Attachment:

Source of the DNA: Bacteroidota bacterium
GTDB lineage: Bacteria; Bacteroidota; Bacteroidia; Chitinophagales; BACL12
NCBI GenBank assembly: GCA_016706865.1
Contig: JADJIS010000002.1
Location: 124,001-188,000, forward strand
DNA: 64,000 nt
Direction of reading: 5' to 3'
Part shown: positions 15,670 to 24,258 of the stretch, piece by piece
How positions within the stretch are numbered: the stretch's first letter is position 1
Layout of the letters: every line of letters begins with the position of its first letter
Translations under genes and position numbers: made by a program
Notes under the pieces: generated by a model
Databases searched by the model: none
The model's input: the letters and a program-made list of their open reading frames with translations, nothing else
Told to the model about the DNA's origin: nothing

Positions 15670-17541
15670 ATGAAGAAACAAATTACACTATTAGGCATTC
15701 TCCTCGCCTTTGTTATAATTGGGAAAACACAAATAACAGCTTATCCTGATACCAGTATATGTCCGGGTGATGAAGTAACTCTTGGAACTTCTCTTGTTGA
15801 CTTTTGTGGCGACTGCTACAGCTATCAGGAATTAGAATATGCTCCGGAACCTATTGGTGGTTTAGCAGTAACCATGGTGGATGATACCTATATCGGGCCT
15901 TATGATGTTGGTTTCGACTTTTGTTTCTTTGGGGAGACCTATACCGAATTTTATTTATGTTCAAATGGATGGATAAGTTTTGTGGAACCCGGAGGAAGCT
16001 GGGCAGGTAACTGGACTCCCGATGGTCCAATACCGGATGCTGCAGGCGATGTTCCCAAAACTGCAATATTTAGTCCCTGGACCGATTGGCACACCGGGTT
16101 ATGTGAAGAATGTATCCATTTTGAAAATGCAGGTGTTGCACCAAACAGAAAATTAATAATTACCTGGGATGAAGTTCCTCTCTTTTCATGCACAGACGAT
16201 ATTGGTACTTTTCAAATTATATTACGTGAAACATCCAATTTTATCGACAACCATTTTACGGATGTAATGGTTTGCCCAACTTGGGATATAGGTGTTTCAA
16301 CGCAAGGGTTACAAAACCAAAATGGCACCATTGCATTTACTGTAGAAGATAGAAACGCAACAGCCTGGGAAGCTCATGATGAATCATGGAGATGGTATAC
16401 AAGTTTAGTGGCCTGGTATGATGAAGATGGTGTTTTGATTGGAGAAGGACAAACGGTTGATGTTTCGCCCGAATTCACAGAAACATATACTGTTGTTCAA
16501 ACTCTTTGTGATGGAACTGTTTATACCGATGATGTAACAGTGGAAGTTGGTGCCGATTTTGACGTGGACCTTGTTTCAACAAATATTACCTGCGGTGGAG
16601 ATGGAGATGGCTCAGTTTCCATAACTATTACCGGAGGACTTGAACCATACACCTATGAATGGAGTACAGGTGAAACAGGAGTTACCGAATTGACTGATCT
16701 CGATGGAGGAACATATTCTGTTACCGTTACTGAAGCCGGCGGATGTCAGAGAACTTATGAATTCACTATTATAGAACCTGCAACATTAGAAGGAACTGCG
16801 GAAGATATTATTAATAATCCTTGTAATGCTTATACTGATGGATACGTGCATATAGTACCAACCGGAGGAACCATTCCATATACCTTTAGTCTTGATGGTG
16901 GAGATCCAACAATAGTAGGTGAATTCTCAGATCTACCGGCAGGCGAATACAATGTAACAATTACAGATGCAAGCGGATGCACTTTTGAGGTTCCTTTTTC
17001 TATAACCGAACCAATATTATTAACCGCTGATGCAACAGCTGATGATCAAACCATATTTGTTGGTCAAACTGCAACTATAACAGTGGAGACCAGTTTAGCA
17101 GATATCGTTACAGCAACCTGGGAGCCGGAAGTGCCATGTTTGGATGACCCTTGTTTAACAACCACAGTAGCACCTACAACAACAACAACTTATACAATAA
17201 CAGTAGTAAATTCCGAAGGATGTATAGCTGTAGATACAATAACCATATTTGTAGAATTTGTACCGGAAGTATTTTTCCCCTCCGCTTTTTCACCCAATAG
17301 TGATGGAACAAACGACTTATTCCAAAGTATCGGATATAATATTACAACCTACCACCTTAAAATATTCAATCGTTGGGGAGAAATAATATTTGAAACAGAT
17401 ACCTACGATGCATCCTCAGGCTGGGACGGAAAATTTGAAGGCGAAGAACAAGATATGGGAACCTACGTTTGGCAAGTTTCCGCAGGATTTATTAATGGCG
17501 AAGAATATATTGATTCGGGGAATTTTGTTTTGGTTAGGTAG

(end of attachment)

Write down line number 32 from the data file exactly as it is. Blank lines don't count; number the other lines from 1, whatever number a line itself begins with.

17101 GATATCGTTACAGCAACCTGGGAGCCGGAAGTGCCATGTTTGGATGACCCTTGTTTAACAACCACAGTAGCACCTACAACAACAACAACTTATACAATAA